David R. Henderson  

Media Watch: Man Bites Dog

PRINT
Transforming Education and Hea... The Return of the Voice of Col...

In my local paper, the Monterey County Herald, this morning, on the front page above the fold is the following headline: "GOP may approve payroll tax hike." It was a shocking headline and the story, by Charles Babington of the Associated Press, confirmed my shock. But that's not the point I want to emphasize because I'm sure various bloggers will be all over this in the next hours and days.

Instead, I want to point out something extremely rare about the story. In the 5h paragraph (the 3rd paragraph of the Seattle Times version that I found on the web), Babington writes the following:

The policy [the Social Security tax cut on employees] helps the 46 percent of all Americans who owe no federal income taxes but who pay a "payroll tax" on practically every dime they earn.

Why is that striking? In the last 10 years, with all the debate about the Bush tax cuts, when can you remember an AP story that said forthrightly, in the first few paragraphs, no less, that almost half of all Americans pay no income tax? That's a point many of us have made in response to claims that the Bush tax cut didn't do enough for low-income people. We have pointed out that it's hard to cut income taxes for people who--pay no income tax. We've had little mainstream media support for this obvious claim.

So why does Babington mention it now? I leave that as an exercise for the reader.


Comments and Sharing





COMMENTS (5 to date)
Kevin L writes:

Perhaps he mentions it to point out that even though this group pays no (net) income tax, they still pay payroll taxes. I still think it's sad that many people have so little business sense that they consider "employer's" portions of payroll taxes as actual taxes on businesses, and not on the employees.

PrometheeFeu writes:

I really wish we would stop this ridiculous division between the "employer share" and the "employee share". It's an absurd division which does nothing except confuse and trick the uneducated.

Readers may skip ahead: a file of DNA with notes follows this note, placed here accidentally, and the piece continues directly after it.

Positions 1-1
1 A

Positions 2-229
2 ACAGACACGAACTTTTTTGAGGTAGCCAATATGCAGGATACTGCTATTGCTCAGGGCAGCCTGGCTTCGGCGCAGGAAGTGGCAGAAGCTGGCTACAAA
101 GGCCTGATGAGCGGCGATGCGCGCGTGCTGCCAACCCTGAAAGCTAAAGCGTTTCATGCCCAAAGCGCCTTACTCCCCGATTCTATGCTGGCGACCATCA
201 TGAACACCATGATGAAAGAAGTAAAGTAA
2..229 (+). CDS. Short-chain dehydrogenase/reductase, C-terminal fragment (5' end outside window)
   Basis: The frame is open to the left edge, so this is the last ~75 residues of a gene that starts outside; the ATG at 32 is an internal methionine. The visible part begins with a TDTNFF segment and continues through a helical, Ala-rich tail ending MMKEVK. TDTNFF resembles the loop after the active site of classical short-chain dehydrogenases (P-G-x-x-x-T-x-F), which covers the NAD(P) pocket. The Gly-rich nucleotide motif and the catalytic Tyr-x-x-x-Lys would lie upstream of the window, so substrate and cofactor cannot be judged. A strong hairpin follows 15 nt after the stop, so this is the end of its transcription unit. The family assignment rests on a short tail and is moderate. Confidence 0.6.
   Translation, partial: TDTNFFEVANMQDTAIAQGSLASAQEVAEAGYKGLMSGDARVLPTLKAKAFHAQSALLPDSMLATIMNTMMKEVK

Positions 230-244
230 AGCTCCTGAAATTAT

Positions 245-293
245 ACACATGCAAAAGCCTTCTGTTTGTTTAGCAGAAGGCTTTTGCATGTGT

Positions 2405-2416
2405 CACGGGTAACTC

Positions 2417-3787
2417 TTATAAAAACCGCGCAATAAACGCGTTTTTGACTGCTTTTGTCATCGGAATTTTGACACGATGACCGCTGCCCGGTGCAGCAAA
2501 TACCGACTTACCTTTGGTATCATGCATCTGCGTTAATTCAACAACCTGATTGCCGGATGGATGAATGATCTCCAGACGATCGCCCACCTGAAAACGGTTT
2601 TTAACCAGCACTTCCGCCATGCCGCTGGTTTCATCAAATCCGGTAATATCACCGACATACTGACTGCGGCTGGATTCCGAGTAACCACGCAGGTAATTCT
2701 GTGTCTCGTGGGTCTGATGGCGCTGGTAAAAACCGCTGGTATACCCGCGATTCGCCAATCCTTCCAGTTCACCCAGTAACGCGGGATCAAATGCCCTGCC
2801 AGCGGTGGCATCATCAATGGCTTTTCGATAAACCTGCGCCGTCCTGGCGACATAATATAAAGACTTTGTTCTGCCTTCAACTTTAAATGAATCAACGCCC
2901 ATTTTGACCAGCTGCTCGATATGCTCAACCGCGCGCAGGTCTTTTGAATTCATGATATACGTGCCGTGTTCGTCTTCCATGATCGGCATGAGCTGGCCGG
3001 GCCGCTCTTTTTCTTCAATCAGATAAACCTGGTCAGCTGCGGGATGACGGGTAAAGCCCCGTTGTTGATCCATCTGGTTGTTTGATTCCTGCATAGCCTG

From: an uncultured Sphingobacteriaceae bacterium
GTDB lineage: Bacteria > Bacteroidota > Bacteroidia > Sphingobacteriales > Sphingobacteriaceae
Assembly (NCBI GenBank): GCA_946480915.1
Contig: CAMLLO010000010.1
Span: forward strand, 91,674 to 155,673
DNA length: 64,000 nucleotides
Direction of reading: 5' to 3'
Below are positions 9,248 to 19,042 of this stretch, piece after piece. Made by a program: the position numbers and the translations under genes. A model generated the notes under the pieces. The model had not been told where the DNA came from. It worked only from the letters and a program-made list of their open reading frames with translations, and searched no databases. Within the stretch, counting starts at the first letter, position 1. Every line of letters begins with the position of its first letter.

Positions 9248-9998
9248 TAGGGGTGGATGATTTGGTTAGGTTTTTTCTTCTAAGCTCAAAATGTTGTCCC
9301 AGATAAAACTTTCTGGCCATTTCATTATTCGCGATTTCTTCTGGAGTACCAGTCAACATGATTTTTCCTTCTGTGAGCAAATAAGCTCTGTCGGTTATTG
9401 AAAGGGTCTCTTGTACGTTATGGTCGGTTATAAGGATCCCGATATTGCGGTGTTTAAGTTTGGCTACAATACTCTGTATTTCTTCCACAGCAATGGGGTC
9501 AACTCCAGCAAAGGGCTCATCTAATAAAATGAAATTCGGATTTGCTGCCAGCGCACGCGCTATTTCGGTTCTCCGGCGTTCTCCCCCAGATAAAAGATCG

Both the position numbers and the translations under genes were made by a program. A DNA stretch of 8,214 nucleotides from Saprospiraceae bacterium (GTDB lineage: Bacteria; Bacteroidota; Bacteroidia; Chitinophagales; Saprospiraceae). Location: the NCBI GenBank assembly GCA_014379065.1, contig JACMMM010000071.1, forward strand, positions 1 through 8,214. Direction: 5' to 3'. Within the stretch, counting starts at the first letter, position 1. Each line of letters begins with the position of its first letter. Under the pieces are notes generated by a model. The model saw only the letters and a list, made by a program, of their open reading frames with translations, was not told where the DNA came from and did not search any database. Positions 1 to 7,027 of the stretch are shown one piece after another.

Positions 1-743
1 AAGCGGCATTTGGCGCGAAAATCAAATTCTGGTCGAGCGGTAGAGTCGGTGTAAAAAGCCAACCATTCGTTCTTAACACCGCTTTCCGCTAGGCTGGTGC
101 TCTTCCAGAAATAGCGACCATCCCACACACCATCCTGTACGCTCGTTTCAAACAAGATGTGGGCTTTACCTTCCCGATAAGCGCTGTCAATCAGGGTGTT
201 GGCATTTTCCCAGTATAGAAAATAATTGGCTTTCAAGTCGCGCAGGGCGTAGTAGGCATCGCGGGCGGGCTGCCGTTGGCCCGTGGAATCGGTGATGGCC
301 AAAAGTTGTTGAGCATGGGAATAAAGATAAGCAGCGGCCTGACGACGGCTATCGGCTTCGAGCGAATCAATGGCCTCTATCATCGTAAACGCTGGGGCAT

Well, to be fair, because of nominal wage rigidity, it is probably true that making the tax the "employer share" means that you can raise taxes without cutting people's take-home pay. Well, expect for those people who go home and not come back the next day of course.

Kevin L writes:

The most immediate effect of a tax on payrolls is of course on shareholders. An across the board change sends corporate profits reeling, the stock market reels with them, people feel unsafe about their retirement investments, they call for Social Security to be propped up, and the cycle starts all over.

Bill D writes:

It's only not an income tax if one actually believes in a Social Security trust fund.

I think society (on both sides of the issue) could have a much better discussion about funding of gov't if the trust fund myth was put aside.

But it suits the rhetoric of both sides to keep the current stories in place.

Seth writes:

It makes perfect sense.

I agree with Kevin L. The left's Bush tax cut argument includes the payroll and income tax.

They view the payroll tax as regressive and bad and fail to associate that tax with the benefit to which paying it entitles you.

In other words, they'd like payroll taxes to be progressive and essentially turn SS into a another rich-to-poor transfer.

Comments for this entry have been closed
Return to top